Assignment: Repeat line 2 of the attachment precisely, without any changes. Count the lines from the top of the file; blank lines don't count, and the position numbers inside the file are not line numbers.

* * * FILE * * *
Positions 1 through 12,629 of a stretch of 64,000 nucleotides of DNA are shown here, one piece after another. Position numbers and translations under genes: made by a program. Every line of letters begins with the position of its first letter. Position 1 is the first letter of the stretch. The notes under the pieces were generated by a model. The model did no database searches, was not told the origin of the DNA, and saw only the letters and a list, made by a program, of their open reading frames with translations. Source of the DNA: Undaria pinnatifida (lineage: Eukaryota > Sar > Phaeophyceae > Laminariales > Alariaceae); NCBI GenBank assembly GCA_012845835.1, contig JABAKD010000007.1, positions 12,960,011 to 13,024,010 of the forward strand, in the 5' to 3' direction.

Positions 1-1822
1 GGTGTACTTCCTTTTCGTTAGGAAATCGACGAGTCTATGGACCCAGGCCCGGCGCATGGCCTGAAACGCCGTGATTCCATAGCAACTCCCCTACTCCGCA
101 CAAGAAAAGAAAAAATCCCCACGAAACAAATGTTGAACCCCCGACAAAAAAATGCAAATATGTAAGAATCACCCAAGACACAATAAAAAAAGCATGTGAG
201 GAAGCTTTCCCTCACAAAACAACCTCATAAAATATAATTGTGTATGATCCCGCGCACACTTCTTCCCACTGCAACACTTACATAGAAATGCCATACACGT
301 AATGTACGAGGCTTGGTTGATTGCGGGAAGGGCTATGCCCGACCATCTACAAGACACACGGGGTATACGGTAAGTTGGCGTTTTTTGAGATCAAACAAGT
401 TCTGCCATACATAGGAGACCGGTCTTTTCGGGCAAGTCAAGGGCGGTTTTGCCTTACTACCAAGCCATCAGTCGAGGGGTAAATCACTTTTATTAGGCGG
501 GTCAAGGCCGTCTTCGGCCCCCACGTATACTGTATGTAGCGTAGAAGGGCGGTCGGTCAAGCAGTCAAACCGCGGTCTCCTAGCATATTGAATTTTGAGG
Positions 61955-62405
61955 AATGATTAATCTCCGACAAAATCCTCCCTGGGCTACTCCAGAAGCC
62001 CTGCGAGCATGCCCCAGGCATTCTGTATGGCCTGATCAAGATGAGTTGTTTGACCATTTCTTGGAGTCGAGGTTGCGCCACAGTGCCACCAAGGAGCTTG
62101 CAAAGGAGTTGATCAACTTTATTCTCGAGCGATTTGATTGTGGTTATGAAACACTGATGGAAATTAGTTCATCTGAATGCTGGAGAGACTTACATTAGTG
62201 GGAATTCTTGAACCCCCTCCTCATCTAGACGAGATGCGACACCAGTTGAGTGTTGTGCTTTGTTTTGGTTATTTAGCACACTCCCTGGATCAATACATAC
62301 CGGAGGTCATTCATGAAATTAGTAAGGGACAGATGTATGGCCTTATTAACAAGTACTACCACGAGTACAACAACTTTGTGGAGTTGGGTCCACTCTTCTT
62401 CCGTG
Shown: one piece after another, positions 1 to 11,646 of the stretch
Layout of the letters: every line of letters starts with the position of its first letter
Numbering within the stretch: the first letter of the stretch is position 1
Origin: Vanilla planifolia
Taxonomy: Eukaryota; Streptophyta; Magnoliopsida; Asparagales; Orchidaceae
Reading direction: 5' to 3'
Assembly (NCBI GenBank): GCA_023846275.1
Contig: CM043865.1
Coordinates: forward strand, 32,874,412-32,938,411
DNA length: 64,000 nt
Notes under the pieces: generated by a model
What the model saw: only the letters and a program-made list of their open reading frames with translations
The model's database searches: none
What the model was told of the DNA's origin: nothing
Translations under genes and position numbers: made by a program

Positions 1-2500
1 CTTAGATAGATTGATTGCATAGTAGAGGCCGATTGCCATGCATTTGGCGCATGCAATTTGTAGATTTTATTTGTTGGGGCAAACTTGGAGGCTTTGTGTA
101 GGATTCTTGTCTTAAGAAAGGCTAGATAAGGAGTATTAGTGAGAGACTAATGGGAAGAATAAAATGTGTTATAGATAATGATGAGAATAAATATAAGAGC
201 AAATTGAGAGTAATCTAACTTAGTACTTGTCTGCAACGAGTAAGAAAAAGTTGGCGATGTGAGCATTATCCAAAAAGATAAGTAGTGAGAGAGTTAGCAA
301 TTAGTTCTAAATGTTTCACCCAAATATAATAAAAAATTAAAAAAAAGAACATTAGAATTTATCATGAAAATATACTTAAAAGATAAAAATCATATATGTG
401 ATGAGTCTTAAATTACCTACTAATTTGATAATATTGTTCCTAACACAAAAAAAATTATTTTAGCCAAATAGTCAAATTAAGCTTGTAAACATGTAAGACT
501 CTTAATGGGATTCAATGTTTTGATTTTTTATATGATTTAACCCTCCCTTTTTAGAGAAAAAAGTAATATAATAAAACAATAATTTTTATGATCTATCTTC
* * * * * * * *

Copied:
Positions 1-1822